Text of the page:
SALT LAKE CITY (AP) — Heavy rain sent flash floods coursing through a narrow slot canyon in southern Utah's Zion National Park, killing four people and leaving three others missing, officials said Tuesday night.
Four bodies were found a day after the group of four men and three women set out Monday to hike down the canyon, park spokeswoman Holly Baker said. They went canyoneering before park officials closed slot canyons that evening due to flood warnings.
The deaths come after 12 people died when fast-moving floodwaters swept away two vehicles Monday near the Utah-Arizona border, about 20 miles south of the park. One person remains missing from the small polygamous town of Hildale.
In Zion, the risk of additional flash flooding kept rescuers from entering the canyon to search for the missing hikers. The group hailed from California and Nevada and were all in their 40s and 50s, Baker said. She said their identities were not being released until their families were notified, but the bodies found Tuesday were those of three men and one woman.
The first body was found around 1:30 p.m. Tuesday and a second body was found an hour later. The third body was found later Tuesday afternoon and a fourth was found in the evening, Baker said.
Two were found near the mouth of the canyon, and two were downstream.
Baker said rescuers Tuesday evening were searching downstream for the man and two women who were still missing. She said park officials have no way of knowing if the three people missing were trapped in the canyon or had been carried downstream.
Park rangers advised the group when they picked up their permit Monday morning that weather conditions were poor and flooding was likely, Baker said. But until canyons are closed, rangers leave it up to visitors to determine whether it's safe to continue their excursions, she said.
The park doesn't close canyons until there is actual flooding, which happened around 5 p.m. Monday, she said.
Baker said the group of seven was spotted in the canyon about an hour earlier by another group on their way out.
That group of hikers alerted a ranger, but at that point flash flooding had begun and the ranger couldn't enter, she said.
Park rangers found the group's empty cars at the canyon's trailhead that evening. Baker said conditions were too risky for rescuers to enter Tuesday so they yelled in from above and below the canyon but heard no response.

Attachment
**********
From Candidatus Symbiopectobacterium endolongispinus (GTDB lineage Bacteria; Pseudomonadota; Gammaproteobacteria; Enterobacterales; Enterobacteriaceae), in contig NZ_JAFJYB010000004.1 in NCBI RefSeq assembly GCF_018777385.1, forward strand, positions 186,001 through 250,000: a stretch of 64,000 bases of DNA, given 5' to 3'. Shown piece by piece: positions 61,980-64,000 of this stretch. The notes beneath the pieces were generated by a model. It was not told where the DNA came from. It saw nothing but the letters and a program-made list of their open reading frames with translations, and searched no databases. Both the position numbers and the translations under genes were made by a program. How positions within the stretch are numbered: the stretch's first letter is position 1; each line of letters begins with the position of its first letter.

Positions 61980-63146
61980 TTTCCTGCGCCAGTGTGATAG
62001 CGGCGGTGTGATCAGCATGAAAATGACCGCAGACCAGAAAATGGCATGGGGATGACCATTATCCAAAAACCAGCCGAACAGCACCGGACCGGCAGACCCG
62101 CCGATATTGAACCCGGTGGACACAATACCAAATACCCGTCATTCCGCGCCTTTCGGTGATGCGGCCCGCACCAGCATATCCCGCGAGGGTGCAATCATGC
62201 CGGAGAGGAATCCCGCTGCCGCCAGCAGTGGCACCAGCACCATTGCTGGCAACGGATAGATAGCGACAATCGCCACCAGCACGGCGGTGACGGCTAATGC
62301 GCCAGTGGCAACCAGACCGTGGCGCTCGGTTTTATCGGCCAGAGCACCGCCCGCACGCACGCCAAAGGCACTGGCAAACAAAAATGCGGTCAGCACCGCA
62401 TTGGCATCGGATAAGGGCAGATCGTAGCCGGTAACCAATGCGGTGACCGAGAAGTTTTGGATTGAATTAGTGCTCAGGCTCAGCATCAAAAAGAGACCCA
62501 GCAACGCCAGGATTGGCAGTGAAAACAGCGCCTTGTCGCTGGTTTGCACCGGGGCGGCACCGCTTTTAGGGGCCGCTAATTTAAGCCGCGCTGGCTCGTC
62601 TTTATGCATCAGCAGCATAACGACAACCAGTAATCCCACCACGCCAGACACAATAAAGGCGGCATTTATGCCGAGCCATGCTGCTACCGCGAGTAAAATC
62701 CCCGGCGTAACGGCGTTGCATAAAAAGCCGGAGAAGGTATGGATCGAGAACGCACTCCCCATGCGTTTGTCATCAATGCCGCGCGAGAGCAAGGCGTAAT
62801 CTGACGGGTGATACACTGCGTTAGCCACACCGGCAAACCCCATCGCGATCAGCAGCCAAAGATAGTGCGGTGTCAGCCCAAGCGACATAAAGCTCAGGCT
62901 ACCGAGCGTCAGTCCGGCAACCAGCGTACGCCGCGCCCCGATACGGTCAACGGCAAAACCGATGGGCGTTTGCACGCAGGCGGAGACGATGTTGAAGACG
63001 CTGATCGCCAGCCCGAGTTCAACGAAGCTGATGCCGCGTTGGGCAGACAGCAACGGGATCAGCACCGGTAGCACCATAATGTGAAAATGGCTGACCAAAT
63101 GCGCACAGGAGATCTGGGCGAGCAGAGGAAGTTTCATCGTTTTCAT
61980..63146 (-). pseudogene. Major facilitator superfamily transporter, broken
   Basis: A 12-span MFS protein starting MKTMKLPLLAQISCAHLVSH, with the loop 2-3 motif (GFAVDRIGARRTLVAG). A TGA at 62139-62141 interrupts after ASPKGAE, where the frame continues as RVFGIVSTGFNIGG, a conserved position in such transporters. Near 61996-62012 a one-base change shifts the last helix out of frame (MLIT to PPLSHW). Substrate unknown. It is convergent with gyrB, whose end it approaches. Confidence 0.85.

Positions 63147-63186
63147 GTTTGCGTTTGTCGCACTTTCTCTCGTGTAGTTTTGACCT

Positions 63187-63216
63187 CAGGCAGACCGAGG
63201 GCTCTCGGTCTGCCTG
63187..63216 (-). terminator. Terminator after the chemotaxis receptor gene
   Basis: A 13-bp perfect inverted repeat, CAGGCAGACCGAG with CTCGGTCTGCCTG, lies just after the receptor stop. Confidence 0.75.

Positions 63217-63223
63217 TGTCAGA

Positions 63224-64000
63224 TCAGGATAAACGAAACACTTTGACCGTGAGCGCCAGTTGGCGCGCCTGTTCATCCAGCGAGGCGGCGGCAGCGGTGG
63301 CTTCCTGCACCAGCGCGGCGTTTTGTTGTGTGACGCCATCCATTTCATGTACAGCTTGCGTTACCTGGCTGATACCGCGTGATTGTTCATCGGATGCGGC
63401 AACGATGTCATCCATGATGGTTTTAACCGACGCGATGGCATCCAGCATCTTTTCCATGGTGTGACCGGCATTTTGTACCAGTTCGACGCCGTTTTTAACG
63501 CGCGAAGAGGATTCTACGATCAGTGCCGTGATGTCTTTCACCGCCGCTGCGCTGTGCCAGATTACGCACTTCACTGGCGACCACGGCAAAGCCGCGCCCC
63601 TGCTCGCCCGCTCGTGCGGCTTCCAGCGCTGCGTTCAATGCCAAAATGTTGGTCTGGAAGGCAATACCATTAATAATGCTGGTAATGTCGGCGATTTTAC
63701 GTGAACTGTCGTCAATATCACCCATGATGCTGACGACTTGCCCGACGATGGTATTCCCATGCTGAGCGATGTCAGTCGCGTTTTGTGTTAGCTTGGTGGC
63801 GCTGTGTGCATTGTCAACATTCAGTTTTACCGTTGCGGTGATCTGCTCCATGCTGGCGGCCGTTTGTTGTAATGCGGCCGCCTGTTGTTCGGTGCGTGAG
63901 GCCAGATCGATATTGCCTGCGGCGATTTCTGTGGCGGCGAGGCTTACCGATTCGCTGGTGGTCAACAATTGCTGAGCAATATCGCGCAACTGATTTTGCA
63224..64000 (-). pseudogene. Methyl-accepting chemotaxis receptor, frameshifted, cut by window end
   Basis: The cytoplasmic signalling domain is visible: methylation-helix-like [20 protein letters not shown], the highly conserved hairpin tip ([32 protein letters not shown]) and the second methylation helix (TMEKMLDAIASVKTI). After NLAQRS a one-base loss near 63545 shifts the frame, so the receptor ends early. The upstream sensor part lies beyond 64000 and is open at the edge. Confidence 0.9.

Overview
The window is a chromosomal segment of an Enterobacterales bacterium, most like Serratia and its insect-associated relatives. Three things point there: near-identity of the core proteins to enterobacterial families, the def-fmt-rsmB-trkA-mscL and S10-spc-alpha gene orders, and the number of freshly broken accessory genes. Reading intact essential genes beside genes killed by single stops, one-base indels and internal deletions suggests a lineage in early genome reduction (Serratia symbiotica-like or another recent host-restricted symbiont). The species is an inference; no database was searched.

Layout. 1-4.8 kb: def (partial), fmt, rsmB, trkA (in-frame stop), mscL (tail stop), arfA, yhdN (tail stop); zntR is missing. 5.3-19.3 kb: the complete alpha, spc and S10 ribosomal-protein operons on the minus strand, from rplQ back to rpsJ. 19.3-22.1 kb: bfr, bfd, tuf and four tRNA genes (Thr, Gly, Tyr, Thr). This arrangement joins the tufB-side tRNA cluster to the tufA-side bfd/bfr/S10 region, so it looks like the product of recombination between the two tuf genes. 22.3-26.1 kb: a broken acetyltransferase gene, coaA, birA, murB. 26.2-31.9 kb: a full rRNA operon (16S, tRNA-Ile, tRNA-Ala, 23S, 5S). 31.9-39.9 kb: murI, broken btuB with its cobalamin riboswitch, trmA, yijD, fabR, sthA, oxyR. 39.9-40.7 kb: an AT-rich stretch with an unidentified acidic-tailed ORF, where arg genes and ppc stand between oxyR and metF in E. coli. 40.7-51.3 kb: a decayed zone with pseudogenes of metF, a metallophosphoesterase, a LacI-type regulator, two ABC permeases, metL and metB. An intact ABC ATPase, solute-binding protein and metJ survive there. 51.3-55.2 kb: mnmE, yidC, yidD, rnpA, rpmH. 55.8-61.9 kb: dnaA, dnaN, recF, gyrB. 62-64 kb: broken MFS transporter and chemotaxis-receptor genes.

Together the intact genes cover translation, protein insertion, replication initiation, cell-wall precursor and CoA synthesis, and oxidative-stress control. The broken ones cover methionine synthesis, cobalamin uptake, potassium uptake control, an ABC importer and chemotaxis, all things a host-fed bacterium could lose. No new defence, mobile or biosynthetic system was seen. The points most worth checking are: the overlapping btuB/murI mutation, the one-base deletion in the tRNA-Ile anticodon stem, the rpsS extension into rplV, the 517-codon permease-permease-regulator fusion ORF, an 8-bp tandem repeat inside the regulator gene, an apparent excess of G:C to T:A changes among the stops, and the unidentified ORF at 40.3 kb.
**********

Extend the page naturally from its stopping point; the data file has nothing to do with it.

The group was in Keyhole Canyon, which narrows to 6 feet across in parts and involves climbing, rappelling and swimming through several pools of water. The half-mile canyon takes anywhere from an hour to about four hours to complete, and only 80 people are allowed in per day.
Baker said the park received 0.63 inch of rain in one hour Monday.
The National Weather Service issued flash flood warnings through 7:45 p.m. Tuesday for Zion National Park, as the saturated area could be hit again with light to moderate rainfall.
The warning said rivers and streams at the popular park and in neighboring Springdale and Rockville are already elevated and additional rain will swell the waterways to dangerous levels.
Zion is the most-visited of Utah's five national parks and attracts nearly 3 million visitors a year.
Last year, a 34-year-old California man was killed after rising floodwaters trapped him in The Narrows, a popular canyon trail where hikers wade through the Virgin River as it winds between steep canyon walls.
Utah Gov. Gary Herbert said Tuesday he mourned the lives lost in Zion and in the border towns.
"Today's tragedy also serves as a reminder to residents and those visiting our state to take appropriate precautions and be aware of the factors that contribute to dangerous flash floods," Herbert said in a statement.
Follow Michelle L. Price at https://twitter.com/michellelprice. Associated Press writer Sally Ho in Las Vegas contributed to this report.